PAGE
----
Immigrant Welcoming Communities is an invitation to a journey for congregations that takes them into a reciprocal missional experience alongside and among immigrant communities. The journey is open to all congregations that wish to develop deeper, incarnational relationships among immigrant communities and who wish to engage in both mercy and justice. Learn about how to become an Immigrant Welcoming Community, and see those who have already done so at Immigrant Welcoming Communities.
You can contact Emma Escobar, coordinator of Immigrant Welcoming Communities, at firstname.lastname@example.org
The story of the United States is the story of immigration. The history of the United States is characterized by waves of ethnic groups arriving to these shores searching for security and prosperity. Each new wave of immigrants has brought with them hopes and dreams of a better life, as well as unique strengths and contributions to give to the country as a whole. These strengths and contributions have made the United States a richer and more diverse tapestry of cultures. Unfortunately, each new wave of immigrants has also encountered the sting of prejudice and racial hatred from those already here, but who had so quickly forgotten their immigrant heritage. The immigrant values of labor, family and hope have transformed the United States and continue to bring much needed change today.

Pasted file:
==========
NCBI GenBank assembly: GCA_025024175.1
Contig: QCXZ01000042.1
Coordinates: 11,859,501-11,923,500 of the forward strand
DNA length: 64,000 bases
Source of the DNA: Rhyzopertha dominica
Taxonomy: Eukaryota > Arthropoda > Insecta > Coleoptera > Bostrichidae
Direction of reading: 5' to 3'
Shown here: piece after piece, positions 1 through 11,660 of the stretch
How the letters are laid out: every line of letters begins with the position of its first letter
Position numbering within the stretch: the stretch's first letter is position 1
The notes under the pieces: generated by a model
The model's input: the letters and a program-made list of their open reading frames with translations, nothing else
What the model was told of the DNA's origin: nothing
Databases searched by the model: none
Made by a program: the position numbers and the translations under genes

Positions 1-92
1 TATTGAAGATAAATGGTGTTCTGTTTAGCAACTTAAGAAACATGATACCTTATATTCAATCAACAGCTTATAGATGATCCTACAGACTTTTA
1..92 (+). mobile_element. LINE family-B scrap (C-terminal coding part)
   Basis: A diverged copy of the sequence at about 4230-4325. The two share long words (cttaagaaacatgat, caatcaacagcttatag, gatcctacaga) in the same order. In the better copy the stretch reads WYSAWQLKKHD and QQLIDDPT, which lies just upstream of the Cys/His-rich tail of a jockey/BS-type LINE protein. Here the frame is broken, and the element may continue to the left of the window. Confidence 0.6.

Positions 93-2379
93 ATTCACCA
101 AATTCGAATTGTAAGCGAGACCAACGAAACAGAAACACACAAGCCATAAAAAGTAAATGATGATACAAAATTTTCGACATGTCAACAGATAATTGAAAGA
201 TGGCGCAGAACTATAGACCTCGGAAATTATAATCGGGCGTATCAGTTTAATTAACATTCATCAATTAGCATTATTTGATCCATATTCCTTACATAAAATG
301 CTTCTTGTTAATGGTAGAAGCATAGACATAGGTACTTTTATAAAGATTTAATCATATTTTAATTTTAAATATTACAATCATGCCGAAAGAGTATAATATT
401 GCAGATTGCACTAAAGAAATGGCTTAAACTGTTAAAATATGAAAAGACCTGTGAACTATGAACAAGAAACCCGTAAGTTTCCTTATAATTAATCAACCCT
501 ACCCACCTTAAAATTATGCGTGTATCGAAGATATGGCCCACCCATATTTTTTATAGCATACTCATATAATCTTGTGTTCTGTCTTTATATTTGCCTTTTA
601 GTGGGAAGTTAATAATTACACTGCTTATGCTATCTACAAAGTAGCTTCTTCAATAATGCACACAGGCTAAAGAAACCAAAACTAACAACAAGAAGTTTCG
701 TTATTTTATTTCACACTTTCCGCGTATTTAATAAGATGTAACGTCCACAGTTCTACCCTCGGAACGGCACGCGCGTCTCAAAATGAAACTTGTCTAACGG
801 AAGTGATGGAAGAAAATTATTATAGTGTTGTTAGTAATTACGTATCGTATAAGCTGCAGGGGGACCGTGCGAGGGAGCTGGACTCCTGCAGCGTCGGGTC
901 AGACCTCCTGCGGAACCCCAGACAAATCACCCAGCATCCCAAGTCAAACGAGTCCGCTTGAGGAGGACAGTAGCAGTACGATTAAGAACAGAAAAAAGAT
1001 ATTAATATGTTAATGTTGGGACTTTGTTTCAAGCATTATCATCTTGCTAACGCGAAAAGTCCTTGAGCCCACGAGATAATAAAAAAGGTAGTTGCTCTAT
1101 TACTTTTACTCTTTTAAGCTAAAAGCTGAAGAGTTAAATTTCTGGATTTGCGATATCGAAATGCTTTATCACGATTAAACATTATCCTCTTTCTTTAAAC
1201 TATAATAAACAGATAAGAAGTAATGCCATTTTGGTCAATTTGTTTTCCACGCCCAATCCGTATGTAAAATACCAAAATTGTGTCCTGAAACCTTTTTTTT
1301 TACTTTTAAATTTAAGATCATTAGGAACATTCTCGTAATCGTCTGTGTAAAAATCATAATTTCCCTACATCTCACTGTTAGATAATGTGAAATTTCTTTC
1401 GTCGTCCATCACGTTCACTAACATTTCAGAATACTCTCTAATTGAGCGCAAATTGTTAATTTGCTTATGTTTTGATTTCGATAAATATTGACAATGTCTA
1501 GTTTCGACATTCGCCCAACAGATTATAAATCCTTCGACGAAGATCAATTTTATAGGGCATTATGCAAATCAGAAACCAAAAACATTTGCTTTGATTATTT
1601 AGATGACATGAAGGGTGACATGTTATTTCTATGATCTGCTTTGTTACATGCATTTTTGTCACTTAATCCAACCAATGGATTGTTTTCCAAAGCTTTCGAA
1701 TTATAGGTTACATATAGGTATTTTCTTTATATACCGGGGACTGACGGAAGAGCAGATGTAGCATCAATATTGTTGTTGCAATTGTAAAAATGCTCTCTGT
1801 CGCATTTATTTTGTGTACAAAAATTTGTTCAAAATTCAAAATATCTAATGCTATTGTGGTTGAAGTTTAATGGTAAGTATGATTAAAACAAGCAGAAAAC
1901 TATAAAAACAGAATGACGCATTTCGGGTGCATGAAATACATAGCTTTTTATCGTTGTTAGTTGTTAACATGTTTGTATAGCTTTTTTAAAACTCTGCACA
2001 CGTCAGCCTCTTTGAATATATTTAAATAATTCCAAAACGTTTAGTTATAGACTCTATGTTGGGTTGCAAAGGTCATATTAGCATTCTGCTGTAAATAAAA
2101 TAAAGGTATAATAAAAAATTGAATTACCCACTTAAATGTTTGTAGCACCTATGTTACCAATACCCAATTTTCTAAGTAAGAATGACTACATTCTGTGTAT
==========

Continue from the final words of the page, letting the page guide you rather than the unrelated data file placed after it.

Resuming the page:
Experience, Equip, Engage
- Learn Spanish and other languages different from your own. Share meals, attend worship services and social events with people of other races, ethnicities and socio-economic classes than yourself.
- Urge your church and churches in your area to sponsor a Justice for Our Neighbors legal clinic through United Methodist Committee on Relief.
- Tell your member of Congress that enforcement-only immigration reform does not work and that what is needed is comprehensive immigration reform, which entails a path to citizenship for all undocumented immigrants, the protection of the rights of workers, and reunify families separated by migration and detainment